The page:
Saturday, May 19, 2012


Yesterday I was reading about the seeming paradox of Japan being a nation with extensive nuclear power infrastructures but no nuclear weapons.

I must say that there have been suspicious events in Japan's history that have called Japan's purported absence of a nuclear weapons system into question.

I am going to write briefly about those suspicions because they illuminate another issue that is currently ongoing in Japan, that is, the status of the Tokai nuclear reactors.

First of all here is a headline from 1988:

Source:Physics Today; Jan88, Vol. 41 Issue 1, p71-74, 4p.

[MAJIA HERE] Second, Japan processed its plutonium at Tokai. Despite processing its own plutonium, in the early 1990s Japan started purchasing and stockpiling plutonium from other countries. Below find an article that is critical of Japan's efforts to purchase plutonium from France and England and ship to the US

Takagi, Junzaburo & Nishio, Baku (1990). Japan’s Fake Plutonium Shortage. The Bulletin of the Atomic Scientists, 46(8), 34-38.

The article explains that the Japanese have no fuel shortage problem because they have been refining it for its “research reactor projects. Until now, the fuel has been produced mostly in the Tokai reprocessing plant, which began operating in 1977” (p. 34).

The authors were criticizing Japan for plans to receive shipments of plutonium from France and Britain. The shipments were scheduled to start in 1992 and would cost Japan 20 billion yen ($130 million) to ship.

[MAJIA HERE] Third, despite international criticism Japan continued on with its plans to purchase plutonium from half way around the world:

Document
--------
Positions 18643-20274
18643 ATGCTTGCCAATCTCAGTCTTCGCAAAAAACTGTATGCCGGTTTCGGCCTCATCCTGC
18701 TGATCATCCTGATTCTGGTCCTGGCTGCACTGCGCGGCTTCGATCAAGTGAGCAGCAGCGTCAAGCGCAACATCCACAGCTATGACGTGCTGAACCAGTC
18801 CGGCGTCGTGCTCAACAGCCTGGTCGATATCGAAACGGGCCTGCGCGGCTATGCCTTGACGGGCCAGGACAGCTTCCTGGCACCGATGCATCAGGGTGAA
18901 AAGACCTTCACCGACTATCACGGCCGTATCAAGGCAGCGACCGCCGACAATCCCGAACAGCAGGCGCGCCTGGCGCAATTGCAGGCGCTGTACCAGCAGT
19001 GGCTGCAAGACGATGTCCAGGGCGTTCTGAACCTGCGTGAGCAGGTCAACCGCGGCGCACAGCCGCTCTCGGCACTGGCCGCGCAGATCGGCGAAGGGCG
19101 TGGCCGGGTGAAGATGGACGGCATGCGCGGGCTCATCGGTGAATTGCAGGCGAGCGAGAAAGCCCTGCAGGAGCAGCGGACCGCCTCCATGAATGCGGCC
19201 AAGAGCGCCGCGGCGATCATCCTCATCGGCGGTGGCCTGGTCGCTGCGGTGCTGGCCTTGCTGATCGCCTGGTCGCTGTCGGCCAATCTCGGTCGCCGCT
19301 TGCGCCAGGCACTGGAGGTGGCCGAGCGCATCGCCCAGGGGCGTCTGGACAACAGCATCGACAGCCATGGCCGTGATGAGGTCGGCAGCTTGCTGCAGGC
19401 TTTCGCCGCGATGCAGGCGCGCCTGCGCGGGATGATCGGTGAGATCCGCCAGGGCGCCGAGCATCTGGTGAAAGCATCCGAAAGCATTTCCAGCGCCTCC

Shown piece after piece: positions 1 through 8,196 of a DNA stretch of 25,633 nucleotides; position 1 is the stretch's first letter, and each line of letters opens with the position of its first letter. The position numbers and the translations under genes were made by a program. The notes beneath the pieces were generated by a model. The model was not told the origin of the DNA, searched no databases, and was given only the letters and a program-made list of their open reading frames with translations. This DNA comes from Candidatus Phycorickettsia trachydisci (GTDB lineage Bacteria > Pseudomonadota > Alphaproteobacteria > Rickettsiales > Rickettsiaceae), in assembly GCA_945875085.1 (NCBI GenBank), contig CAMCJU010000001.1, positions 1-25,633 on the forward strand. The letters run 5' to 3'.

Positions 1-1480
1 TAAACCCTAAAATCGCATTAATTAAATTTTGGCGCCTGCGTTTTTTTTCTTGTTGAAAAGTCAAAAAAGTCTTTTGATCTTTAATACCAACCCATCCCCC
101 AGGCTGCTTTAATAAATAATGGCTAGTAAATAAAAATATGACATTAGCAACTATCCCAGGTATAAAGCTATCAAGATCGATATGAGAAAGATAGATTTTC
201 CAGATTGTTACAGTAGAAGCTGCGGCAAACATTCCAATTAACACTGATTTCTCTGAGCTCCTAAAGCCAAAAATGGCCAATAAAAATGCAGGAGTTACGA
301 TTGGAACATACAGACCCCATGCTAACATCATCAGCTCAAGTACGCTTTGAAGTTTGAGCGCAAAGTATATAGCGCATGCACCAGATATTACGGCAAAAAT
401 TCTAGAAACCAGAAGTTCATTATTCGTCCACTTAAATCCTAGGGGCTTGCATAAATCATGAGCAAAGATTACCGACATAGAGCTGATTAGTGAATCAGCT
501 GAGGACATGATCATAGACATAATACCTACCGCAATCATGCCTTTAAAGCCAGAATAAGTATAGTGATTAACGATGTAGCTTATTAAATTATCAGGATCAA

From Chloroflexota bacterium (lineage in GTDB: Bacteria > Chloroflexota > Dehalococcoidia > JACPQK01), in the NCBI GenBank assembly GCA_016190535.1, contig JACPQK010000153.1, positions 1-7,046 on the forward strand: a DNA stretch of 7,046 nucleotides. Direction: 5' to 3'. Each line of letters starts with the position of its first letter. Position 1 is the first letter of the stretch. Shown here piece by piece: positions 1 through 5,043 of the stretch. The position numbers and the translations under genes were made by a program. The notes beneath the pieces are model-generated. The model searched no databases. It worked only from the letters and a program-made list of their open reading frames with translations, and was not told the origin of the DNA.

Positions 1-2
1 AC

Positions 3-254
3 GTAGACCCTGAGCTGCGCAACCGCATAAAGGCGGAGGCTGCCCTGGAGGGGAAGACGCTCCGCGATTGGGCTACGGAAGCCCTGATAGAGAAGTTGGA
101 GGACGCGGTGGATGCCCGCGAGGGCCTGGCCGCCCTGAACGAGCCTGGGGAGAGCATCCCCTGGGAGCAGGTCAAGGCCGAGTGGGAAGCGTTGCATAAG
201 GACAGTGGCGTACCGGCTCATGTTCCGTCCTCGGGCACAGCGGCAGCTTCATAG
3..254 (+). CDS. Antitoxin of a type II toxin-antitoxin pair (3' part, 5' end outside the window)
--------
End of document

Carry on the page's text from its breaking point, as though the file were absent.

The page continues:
Article “Abandon Shipments” (1992, Oct).New Scientist;10 /10/92, Vol. 136 Issue 1842, p8
ABSTRACT" Reveals that renewed pressure has been levied against Japan for it to abandon its plan to ship 30 tons of plutonium from France to fuel its nuclear power program. First ton of fuel expected to be shipped later this year; Criticism by leaders and epresentitives of the Asia-Pacific Forum on Sea Shipments of Japanese Plutonium; Most Pacific nations appear reluctant to tackle Japan head-on.

MAJIA HERE: the US allowed Japan to accumulate all this plutonium, despite significant accidents with the reprocessing and breeder reactors:

United States Circumvented Laws To Help Japan Accumulate Tons of Plutonium By Joseph Trento, on April 9th, 2012 National Security News Service

[Excerpt from Trento] "Thirty years ago even Japan’s harshest critics might have agreed that perhaps it could succeed where Western efforts had failed. But that optimism soon faded as a string of nuclear catastrophes demonstrated that nuclear industries are far different than any other. Both the Monju fast-breeder reactor in 1995 and the Tokai reprocessing plant in April 1997 suffered serious, accidental radiation leaks; both accidents were the subjects of attempted cover-ups. Most egregious was the fire and leak of radioactive sodium at the Monju FBR. Japan’s Power Reactor and Nuclear Fuel Development Corporation (PNC), the government corporation that operated Monju, lied repeatedly to the public about the accident. PNC attempted to suppress video footage that showed the cause of the accident: a ruptured pipe in a secondary cooling system that had spilled an estimated two to three tons of radioactive sodium – the largest such leak in the history of fast-breeder technology. One of the reasons PNC gave for releasing the misinformation was that Monju was too important to Japan’s energy program to jeopardize the reactor’s operation. In other words, the public’s safety was secondary to the breeder program."